Love from us

Richa & Jatin

Recipe

Vegan & Whole Wheat Nankhatai – No Maida, No Eggs Cookies

No Maida. No Eggs. Vegan.

Servings

25

Prep Time

30 min

Cook Time

30 min

Rest Time

30 min

Ingredients

Dry Ingredients

  • 156 g Whole Wheat Flour (or 1 Cup)
  • 72 g Gram Flour (or 1/2 Cup)
  • 2 tbsp Sooji
  • 1/4 tsp Salt
  • 1/2 tsp Cardamom Powder
  • 1/2 tsp Cinnamon Powder
  • 1/2 tsp Nutmeg freshly grated
  • 2 tbsp Desiccated Coconut
  • 1 tsp Baking Powder

Wet Ingredients

  • 100 g Vegan Butter
  • 75 - 100 g Powdered Sugar
  • 4 tbsp Vegan Milk
  • 2 tbsp Rose Water

Garnish

  • 2 tbsp Pista finely chopped
  • 2 tbsp Almonds finely chopped
  • 2 tbsp Rose Petals crushed
  • Vegan Milk to brush

Steps

  1. In a large bowl, add butter and sifted sugar. Whisk until they are light, creamy, and foamy in texture. It may take from 5 to 7 minutes.
  2. Sift all the dry ingredients in the same bowl. 
  3. Mix using the Cut-&-Fold method. Do not overmix. 
  4. When the dry ingredients are well combined in the creamed butter, add wet ingredients - rose water and milk. Mix again using the Cut-&-Fold method until all the dry flour gets combined. 
    Add milk in parts to avoid making the dough wet and sticky.
  5. Take a small portion of the dough (20 grams). Roll and shape it into a small ball. Gently press to flatten in a little. Put it on a tray and repeat the same with the rest of the dough. 
  6. Once all the cookies are shaped, brush them with some milk, add chopped pistachios, almonds, and rose petals at the center and gently press. 
  7. Refrigerate for around 30 minutes before baking. 
  8. Preheat the oven to 170 Degrees C. 
  9. Place the cookies on a lined baking tray and bake for around 30 - 35 minutes. 
    The time may vary depending on the thickness and size of your cookies.
  10. Once cookies get slightly baked, take them out and cool them completely on a cooling rack. Once cooled and crispy, enjoy these tiny pieces with some tea or coffee :)
frequently asked questions

FAQs

What is Nankhatai?
+

Nankhatais are shortbread cookies that originated in the Indian subcontinent. These are made with a mix of different flours, sugar, and clarified butter. But now you will get it in many different flavors. There are rose-flavored Nankhatai or coconut Nankhatai. They all are aromatic and taste very good. These are made smaller in size and that makes them cute and irresistible.


What is the texture of Nankhatai?
+

Nankhatais are buttery soft but tender enough to hold the shape and take a nice bite. These are not soft and chewy. You take a bite and it just melts in the mouth. These cookies don’t puff up much or increase in size. The addition of sooji makes it more crispy and you will have grainy feel in the mouth. The cookies made with refined flour are much softer than the ones made of whole wheat flour. But whole wheat flour is a healthier choice and it gives a nice nutty kind of flavor in the cookies.


What makes cookies tough and hard?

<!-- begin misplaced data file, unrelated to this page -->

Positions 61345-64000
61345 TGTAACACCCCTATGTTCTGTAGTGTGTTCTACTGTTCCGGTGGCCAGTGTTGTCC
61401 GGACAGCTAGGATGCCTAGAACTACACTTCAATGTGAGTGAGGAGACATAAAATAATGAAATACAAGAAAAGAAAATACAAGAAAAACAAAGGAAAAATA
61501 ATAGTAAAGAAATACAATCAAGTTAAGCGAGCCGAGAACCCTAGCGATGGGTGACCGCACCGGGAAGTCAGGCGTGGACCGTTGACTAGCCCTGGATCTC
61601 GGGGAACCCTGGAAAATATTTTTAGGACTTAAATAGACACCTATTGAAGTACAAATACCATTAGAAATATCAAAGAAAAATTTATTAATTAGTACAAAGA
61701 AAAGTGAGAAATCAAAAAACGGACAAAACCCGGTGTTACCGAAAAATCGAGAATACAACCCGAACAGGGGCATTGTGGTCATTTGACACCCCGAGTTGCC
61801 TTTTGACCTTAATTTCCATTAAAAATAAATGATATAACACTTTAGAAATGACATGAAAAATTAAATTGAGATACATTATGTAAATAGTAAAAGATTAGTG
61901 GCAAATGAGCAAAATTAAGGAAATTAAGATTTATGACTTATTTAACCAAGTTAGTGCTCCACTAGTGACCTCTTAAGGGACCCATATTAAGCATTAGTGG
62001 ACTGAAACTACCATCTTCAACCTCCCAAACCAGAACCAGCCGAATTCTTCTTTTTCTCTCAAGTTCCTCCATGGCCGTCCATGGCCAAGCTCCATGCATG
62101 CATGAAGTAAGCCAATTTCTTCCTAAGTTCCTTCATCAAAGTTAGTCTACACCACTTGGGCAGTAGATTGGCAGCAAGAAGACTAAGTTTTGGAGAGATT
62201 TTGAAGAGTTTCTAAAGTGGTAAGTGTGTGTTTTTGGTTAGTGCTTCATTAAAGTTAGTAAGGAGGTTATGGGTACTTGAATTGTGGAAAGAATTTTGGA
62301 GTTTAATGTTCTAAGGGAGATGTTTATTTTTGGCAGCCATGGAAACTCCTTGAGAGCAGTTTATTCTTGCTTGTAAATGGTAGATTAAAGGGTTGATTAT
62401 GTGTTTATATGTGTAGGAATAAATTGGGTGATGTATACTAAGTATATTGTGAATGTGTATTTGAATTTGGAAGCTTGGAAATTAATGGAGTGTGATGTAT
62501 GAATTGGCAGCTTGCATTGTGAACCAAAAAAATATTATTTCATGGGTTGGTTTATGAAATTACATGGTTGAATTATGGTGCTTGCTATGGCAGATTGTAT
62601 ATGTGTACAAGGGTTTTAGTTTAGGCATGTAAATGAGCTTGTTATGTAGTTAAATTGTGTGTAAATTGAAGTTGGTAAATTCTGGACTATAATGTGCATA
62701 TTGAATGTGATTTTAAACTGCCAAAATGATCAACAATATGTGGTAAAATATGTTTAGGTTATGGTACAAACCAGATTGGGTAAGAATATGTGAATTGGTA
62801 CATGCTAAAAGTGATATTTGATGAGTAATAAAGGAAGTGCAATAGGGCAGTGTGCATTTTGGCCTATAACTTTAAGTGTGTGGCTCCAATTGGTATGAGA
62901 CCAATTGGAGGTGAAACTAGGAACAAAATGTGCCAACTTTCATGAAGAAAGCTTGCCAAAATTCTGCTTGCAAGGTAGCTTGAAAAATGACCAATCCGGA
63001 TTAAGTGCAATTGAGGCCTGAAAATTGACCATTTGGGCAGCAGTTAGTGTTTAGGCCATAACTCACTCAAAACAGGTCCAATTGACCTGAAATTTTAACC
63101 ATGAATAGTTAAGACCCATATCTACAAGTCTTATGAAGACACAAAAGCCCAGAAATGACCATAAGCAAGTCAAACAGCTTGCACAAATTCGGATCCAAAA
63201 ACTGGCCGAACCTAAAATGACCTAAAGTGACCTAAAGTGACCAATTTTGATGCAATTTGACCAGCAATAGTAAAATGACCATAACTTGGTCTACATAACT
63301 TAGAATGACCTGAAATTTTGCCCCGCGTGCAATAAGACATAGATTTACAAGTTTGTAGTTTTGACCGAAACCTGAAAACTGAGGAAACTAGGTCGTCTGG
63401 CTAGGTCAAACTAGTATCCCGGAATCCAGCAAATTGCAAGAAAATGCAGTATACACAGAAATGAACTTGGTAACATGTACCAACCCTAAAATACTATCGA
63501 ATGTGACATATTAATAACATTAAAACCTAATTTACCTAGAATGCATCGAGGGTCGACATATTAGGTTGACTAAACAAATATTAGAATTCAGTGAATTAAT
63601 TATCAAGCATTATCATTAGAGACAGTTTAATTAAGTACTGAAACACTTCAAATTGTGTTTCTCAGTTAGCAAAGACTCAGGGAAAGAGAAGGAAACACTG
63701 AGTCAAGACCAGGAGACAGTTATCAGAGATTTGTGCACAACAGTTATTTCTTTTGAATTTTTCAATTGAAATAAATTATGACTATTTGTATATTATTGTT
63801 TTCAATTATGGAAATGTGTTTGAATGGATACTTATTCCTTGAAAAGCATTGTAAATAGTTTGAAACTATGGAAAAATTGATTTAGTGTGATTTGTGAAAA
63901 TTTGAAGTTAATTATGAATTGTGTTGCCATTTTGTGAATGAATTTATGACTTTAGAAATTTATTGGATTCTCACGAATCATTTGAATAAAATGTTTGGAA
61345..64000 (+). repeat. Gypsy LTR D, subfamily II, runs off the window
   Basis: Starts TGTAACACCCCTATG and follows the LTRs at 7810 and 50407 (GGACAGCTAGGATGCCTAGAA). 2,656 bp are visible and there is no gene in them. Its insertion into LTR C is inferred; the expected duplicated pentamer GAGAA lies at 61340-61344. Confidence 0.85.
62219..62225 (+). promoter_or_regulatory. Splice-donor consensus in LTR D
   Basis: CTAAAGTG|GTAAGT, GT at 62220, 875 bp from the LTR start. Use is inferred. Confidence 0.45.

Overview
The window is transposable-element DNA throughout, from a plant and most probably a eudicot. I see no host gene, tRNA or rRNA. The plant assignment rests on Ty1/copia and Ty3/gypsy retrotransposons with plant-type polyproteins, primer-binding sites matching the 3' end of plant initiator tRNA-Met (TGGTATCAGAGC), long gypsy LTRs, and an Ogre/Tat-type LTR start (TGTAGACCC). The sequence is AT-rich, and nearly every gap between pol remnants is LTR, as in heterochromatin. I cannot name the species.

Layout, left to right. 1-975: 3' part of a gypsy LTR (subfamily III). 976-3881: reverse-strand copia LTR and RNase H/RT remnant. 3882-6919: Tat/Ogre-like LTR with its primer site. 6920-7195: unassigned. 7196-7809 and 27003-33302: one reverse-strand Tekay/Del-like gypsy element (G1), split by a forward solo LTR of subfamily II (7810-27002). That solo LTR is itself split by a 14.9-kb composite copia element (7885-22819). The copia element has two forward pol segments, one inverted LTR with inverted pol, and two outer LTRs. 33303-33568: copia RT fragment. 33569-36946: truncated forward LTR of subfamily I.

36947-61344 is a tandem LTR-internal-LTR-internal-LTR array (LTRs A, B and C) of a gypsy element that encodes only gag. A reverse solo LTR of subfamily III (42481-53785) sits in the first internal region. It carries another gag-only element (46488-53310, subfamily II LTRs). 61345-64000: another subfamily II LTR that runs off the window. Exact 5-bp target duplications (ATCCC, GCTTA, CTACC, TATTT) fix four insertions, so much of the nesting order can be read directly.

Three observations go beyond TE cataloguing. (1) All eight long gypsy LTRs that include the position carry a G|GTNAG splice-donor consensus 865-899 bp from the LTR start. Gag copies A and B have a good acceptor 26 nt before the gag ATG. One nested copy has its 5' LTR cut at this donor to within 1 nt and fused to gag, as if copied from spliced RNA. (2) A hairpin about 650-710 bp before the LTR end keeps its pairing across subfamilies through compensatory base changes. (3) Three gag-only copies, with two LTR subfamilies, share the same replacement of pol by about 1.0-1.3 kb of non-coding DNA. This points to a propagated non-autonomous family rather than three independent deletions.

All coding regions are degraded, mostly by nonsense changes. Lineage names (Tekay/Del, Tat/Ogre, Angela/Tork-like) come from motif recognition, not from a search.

+

The most common reason for hard and tough cookies is over mixing the dough. Mix the cookie dough only till you don’t see any dry flour left in the bowl. Also, using a spatula to mix prevents gluten formation. Mixing the dough with hands may result in kneading the dough. If this forms too much gluten, you will get a tough cookie.


Why my cookies are dry?
+

If there is too much flour in the dough, the cookies become dry and they don’t taste good. To prevent that, measure all the dry and wet ingredients carefully. If after measuring everything accurately the dough still feels dry, add a little bit of extra liquid – 1 Tbsp at a time.


How to bake cookies without oven/microwave?
+

This is one question we get asked a lot. There are a lot of things that you can try.

  1. Pressure Cooker Oven – Heat salt or sand in your pressure cooker. Then place a ring and on top of that comes a plate/tray for baking cookies. Leave some space in between the cookies as they spread. Cover the pressure cooker without the rubber and whistle. Cook for a few minutes. Check and remove once they are perfectly cooked.
  2. Cast Iron Kadhai – It works the same as the pressure cooker. Just cover it up with a lid. Seal it well. It will work like an oven.
  3. Idli Stand – This is the easiest of all the methods. Put the cookies on each mould of the idli stand and cook them without any water or steam. It turns out absolutely good.

Hope that these methods will work for you. Happy baking.


What happens if I over-mix the butter cookie dough?
+
This is a big problem in making cookie dough. Often, we overmix the dough which results in hard cookies. When you overmix the dough, it forms gluten. And on baking, you won’t get that crumbly texture. It will be a little hard and snap on breaking. Also, use a light hand while mixing the dough. Too much pressure often results in overmixing and gluten formation. I would suggest using a spatula for mixing because that helps a lot. And mix using the cut and fold method. In this method, you cut the dough using the spatula and then fold everything in. Then repeat the same until you don’t see any dry flour left in the bowl.